She emphasized that members of a state agency should not expect privacy when it comes to their emails. She said she asserted her authority as the chief to oversee the email communications between her subordinates and others due to a lack of transparency from individuals like Sullivan, the legal counsel, regarding the division’s operations. The commission concluded that Bowden-Lewis had ordered a subordinate to improperly access emails that Palmer said were legally privileged.

Additionally, Bowden-Lewis expressed her desire for a fair chance to learn and grow on the job, similar to the opportunities given to her predecessors. But she argued that the commission, notably Palmer, has resisted opportunities for peace. “The Governor’s Office and the Attorney General’s Office have spoken to Justice Palmer about agreeing to have a third-party conversation between he and I, but he declined,” Bowden-Lewis testified. “I’m ready and willing to talk and find a common ground.”

When discussing the allegations of Bowden-Lewis’ unfair treatment of Ryan and Campbell, Palmer appeared frustrated that she repeatedly referred to the investigation’s finding that there was no violation of state law in her conduct. “Are you saying that the report does not say that you created a hostile work environment for the purpose of forcing Attorney Ryan out of that job so that you could replace her with Miss Lohr?” Palmer asked, referencing the agency’s acting human resources director, Paula Lohr. “I read to you what the report says. That’s my answer,” Bowden-Lewis said. “Would you answer my questions? Palmer asked. “Is it yes or no?” “The report concluded that neither the conduct alleged by Miss Campbell nor Miss Ryan amounted to discrimination, harassment or an illegal hostile work environment. That’s my response to your question,” Bowden-Lewis responded.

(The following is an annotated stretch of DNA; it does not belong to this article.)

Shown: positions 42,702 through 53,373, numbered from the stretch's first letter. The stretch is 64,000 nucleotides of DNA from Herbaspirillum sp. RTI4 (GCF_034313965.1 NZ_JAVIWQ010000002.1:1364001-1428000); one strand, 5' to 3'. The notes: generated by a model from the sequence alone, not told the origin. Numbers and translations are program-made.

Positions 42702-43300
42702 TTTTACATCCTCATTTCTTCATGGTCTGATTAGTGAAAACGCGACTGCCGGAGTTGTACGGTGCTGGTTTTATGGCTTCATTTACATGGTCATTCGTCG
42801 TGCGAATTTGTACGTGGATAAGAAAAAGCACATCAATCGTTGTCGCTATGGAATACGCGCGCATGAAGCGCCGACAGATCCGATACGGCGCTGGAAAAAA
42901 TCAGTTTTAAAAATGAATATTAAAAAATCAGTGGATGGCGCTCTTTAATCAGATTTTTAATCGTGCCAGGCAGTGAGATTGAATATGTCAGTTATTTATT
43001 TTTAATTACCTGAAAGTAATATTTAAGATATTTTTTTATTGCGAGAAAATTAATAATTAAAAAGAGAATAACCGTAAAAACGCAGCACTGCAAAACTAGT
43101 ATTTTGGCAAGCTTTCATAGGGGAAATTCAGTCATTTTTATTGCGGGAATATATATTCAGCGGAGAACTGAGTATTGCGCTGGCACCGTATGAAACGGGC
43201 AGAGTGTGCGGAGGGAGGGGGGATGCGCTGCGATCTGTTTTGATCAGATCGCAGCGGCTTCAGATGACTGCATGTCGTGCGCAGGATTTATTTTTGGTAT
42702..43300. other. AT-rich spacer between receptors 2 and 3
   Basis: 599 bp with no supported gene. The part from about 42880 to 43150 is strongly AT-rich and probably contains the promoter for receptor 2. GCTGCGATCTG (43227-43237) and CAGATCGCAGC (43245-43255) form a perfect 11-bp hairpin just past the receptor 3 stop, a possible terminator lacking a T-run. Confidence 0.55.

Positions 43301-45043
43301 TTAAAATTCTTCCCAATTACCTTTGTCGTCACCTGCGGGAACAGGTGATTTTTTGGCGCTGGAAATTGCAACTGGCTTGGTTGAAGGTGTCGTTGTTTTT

“Alright, you heard my question, right?” Palmer said. “I responded to your question,” Bowden-Lewis said. “No, you didn’t respond to my question, but I’m going to move on. ” Palmer responded, resulting in gasps from people observing the exchange. Similar exchanges occurred between Bowden-Lewis and commission members Sheila M. Prats and Elliot N. Solomon, both of whom are judges. After Bowden-Lewis’ attorney decides to either cross-examine witnesses or rest his case — a decision expected on Wednesday — the commission is expected to meet in a closed-door meeting to determine the next course of action. It is unclear when the proceedings will occur.

“I am not perfect. Anything I have done to offend anyone, I apologize for. I need, and I desire, and deserve to be allowed to make mistakes, learn from them and correct them,” Bowden-Lewis said. “As all my predecessors, I should be able to work within my authority as chief, which means making decisions on my own, have the flexibility to change my mind, and operating within my statutory authority, unencumbered.”